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FORUMS Photography Talk by Genre General Photography Talk 
Thread started 07 Jan 2016 (Thursday) 08:35
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Real full frame cameras

 
joedlh
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Jan 07, 2016 08:35 |  #1

Phase 1 announced a medium format 100mp back for their cameras. According to dpreview, they're calling it full frame. Does that mean that all the people who call 135 format sensors full frame have to start calling them something else? Will many "full frame" owners now have to run out and drop $49,000 on a camera so that they can continue to state that they only shoot full frame? I'm just asking.

http://www.dpreview.co​m …0_162913140_dpr​_nl_182_69 (external link)


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Left ­ Handed ­ Brisket
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Post edited over 2 years ago by Left Handed Brisket. (2 edits in all)
     
Jan 07, 2016 08:43 |  #2

6x4.5 film is 56mm x 42mm

the new Phase One is listed as 53.7mm x 40.4mm while a typical MF camera back is a smaller "crop" sensor.

apples to oranges, they (35mm and MF) are both full frame.

technically though, 6x6 medium formant would probably be considered FF by some.


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Wilt
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Post edited over 2 years ago by Wilt. (5 edits in all)
     
Jan 07, 2016 11:49 |  #3

A number of us have, from the very beginning, objected to 135 format 24 x 36mm being used as 'full frame' definition, as if the 135 format were the standard against which all formats were judged...we brought up the point that 24 x 36mm was actually referred to as the 'miniature format' (apparently somewhat derogatorily) in the 1950s and early 1960s.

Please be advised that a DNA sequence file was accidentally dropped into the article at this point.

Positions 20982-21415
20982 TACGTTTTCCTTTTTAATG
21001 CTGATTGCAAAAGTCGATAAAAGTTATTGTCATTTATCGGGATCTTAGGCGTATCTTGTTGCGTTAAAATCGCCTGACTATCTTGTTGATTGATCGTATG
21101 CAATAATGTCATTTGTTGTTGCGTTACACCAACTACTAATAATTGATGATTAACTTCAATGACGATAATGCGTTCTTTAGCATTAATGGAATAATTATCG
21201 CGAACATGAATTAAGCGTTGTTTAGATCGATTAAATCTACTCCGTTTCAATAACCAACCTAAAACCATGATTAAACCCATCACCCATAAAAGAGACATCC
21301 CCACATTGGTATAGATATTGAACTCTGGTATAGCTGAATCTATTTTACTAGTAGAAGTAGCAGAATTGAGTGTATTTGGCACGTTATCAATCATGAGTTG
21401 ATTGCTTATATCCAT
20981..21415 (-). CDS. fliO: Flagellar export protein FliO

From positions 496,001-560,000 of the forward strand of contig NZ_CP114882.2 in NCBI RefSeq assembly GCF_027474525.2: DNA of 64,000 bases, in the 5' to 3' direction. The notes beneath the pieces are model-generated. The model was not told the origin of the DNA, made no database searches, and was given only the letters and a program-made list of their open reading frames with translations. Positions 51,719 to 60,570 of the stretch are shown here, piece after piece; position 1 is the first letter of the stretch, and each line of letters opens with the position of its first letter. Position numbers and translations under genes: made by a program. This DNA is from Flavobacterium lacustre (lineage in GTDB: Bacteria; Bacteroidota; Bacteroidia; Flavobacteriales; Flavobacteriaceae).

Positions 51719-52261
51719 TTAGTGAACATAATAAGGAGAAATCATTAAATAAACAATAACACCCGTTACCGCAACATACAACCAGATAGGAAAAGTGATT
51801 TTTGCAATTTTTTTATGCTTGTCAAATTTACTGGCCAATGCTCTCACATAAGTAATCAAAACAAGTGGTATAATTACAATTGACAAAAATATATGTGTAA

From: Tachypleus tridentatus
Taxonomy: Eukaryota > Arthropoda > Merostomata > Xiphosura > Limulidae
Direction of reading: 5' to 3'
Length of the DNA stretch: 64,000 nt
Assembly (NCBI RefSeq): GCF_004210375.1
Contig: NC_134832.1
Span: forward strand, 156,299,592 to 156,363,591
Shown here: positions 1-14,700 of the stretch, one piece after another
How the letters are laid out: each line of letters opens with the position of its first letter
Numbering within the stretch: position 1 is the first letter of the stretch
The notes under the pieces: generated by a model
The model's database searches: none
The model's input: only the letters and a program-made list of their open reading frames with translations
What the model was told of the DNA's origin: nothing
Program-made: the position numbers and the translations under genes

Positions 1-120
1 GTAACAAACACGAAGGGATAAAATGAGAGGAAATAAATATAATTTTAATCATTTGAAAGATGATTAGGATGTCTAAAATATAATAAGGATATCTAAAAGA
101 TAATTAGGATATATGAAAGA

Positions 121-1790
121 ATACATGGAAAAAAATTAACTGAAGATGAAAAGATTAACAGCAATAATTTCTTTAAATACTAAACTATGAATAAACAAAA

But for the common usage of 'FF' we all had to give up the fight, as the industry and journalists all referred to the 'crop' vs. 'FF' bodies both using the same lenses.

In the medium format world, the square 6x6 format was marketed by Hasselblad for a long time as superior to the 645 format. That marketing positioning disappeared as soon as Hasselblad started to put digital backs on their bodies, and all of the sensors were LESS THAN 645 (43 x 56mm) in size. For example one back offered by Hasselblad was 32.9mm x 43.8mm or a 1/1.3 crop vs. the 'FF 645'. It has taken medium format many, many years even to EQUAL the 43 x 56mm dimension. Ergo, in the medium format world sensors smaller than 43 x 56 were 'crop' and those achieving 43 x 56 (or thereabouts) are 'full frame'...and even 40.4mm x 53.7 is not truly 'Full Frame 645', but we'll let 7% sneak by.

That brings us back to 'FF' being a contextual reference, and NOT establishing 24 x 36mm 135 format as 'the standard reference'.


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gonzogolf
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Jan 07, 2016 12:00 |  #4

Why the pedantic hangup on the term full frame? It serves its purpose to distinguish between 35mm and crop sensors in bodies that share a form factor.




  
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Wilt
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Jan 07, 2016 12:07 |  #5

gonzogolf wrote in post #17848486 (external link)
Why the pedantic hangup on the term full frame? It serves its purpose to distinguish between 35mm and crop sensors in bodies that share a form factor.

Me. pedantic and hung up? I am not hung up on it, I ceased trying a very long time ago, and merely was responding to the OP's question.


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Charlie
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Jan 07, 2016 12:50 as a reply to  @ gonzogolf's post |  #6

MF cameras have the same issues as 35mm based cameras, one "full" frame, and one with a smaller frame "crop". Pentax uses a ~40mm sensor and phase 1 uses ~50mm.